On February 2, 1933, I loaned to my husband, J. P. Beggs, the sum of $5,000,000 and on March 2, 1933, I loaned him the additional sum of $5,000.00, the money to be used for the purpose of applying on a loan standing in his name in the Farmers Deposit National Bank, and the funds were so applied. As evidence of these loans, I have in my possession a cancelled check dated February 2, 1933, drawn on the Union Trust Company of Pittsburgh to the order of J. P. Beggs in the amount of $5,000.00, signed Eleanor H. Beggs and duly endorsed by him, and a check dated March 2, 1933, drawn on the Union Trust Company of Pittsburgh to the order of J. P. Beggs in the amount of $5,000.00, signed by Eleanor H. Beggs and endorsed by him; both checks bearing the endorsement of the Farmers Deposit National Bank for clearing through the Pittsburgh Clearing House on February 3, 1933 and March 3, 1933, and accordingly represented a debt due by the Estate of Joseph P. Beggs to me.
Though there were always sufficient assets in the estate of Joseph P. Beggs, the $10,000 was never repaid to Eleanor H. Beggs. So far as the evidence shows, she never made any effort to collect it.
On December 31, 1936, decedent turned over all the assets of her husband's estate to the Union Trust Co. of Pittsburgh (now the Mellon National Bank & Trust Co.) in an agency account, and under her instructions the trust company continued to make investments and reinvestments of these assets. The income from these securities, after deduction of expenses, was paid from time to time by the custodian to Eleanor H. Beggs. Upon her death the trust company was granted letters testamentary on her estate and qualified as executor of her will. Under the decedent's will all of the residue of her estate was given to the bank, as trustee, to accumulate the income therefrom until each of her four grandchildren should attain the age of 21 years, and thereafter to pay each grandchild an equal share of the income until each should attain the age of 30 years, when each should receive an equal share of the principal. Soon after decedent's death the trust company was also appointed administrator with the will annexed of the estate of Joseph P. Beggs, and, as such, filed the first and final account in his estate.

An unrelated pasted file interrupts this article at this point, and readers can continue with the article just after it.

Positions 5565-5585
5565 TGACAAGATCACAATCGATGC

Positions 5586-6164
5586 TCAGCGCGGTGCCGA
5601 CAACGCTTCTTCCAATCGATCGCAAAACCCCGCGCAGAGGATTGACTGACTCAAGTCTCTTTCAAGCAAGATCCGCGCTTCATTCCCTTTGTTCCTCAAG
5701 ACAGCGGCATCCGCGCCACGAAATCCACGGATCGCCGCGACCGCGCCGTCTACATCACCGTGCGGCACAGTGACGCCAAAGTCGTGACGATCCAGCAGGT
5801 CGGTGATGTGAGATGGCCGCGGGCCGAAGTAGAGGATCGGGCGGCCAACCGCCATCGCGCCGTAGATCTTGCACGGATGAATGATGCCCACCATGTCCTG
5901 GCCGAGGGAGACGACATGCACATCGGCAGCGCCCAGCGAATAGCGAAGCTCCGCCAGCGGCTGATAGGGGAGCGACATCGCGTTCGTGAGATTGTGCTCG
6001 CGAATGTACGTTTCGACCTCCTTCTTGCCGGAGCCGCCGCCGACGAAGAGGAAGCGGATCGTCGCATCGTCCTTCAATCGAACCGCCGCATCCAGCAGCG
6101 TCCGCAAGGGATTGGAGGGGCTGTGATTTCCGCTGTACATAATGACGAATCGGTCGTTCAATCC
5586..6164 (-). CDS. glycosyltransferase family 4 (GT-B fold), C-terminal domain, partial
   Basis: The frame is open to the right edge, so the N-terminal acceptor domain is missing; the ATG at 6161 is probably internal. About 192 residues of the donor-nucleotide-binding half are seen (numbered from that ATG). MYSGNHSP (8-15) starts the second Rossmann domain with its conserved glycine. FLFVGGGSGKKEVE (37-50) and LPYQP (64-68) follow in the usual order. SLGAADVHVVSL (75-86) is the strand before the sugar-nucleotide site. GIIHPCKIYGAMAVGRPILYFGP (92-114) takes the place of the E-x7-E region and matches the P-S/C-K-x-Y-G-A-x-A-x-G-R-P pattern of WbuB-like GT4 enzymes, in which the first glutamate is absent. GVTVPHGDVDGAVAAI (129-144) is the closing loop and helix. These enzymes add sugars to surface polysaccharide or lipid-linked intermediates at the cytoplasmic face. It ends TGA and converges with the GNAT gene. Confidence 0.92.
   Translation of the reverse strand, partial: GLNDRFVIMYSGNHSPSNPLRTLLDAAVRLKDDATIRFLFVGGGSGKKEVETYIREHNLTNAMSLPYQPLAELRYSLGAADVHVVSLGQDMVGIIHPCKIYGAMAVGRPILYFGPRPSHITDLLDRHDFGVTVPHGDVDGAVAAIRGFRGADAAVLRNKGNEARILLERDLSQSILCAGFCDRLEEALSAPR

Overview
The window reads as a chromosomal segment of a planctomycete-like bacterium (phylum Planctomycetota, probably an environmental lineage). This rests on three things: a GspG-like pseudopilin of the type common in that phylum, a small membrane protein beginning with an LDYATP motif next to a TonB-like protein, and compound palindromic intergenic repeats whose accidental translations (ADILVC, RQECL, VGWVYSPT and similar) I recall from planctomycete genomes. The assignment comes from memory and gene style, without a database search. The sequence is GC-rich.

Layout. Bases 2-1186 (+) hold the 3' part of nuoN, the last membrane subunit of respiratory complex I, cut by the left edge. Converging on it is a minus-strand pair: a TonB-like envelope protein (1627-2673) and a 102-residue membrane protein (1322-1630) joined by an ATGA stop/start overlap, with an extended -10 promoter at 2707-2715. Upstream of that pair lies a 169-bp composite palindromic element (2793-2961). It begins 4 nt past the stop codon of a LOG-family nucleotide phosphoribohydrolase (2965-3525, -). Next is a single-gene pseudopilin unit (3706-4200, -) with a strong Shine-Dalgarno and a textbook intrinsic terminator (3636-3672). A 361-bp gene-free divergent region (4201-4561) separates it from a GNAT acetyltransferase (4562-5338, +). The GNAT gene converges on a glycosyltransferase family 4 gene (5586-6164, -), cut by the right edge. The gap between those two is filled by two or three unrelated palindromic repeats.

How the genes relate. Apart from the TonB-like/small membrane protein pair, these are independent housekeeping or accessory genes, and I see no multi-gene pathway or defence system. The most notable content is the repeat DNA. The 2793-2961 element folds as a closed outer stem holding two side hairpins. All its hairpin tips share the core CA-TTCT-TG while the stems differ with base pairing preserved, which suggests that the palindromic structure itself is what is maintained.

In the proceedings before the Orphans' Court of Allegheny County wherein the account of the estate of Joseph P. Beggs, deceased, came on for audit, the court held that decedent did not exercise her right to have distribution made to her as life tenant. Instead, using the language of the court, ‘she was content to receive the income and have all the residue of the personal property pass to her daughter as the will directs.‘ At the hearing before the auditing judge, counsel for the decedent's daughter, the remainderman under the will of Joseph P. Beggs, appeared and claimed, among other things, that any debt owing to the decedent on account of the two canceled checks to her husband was barred by the statute of limitations. The court thereupon ordered all the assets of the estate of Joseph P. Beggs to be distributed to the daughter. The opinion and decree of the orphans' court in the audit proceeding did not direct that the $10,000 claim be paid to decedent's estate but, on the contrary, directed that all the assets in the estate of Joseph P. Beggs be distributed to his daughter. The daughter executed and delivered a receipt therefor dated July 30, 1945.
In an estate tax return filed by the estate of Eleanor Hughes Beggs on April 30, 1946, in schedule F, listing ‘Other Miscellaneous Property,‘ there was listed as item 2:
Indebtedness of Joseph P. Beggs in the amount of $10,000, evidenced by 2 canceled checks of Eleanor H. Beggs for $5,000. each, dated 2/2/33 and 3/2/33. Declared to be uncollectable by the Orphans Court of Allegheny County, Pennsylvania at the audit of the account on the estate of Joseph P. Beggs, deceased. Value at date of death $0.00.